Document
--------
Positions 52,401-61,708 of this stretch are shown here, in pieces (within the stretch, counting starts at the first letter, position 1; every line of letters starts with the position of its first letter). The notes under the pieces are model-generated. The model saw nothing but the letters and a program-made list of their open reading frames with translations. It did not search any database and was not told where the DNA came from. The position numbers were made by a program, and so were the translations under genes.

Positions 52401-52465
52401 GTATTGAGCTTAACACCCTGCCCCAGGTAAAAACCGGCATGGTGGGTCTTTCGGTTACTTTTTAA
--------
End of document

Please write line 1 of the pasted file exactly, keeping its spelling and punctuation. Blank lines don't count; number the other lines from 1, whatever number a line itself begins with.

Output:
Positions 52,401-61,708 of this stretch are shown here, in pieces (within the stretch, counting starts at the first letter, position 1; every line of letters starts with the position of its first letter). The notes under the pieces are model-generated. The model saw nothing but the letters and a program-made list of their open reading frames with translations. It did not search any database and was not told where the DNA came from. The position numbers were made by a program, and so were the translations under genes.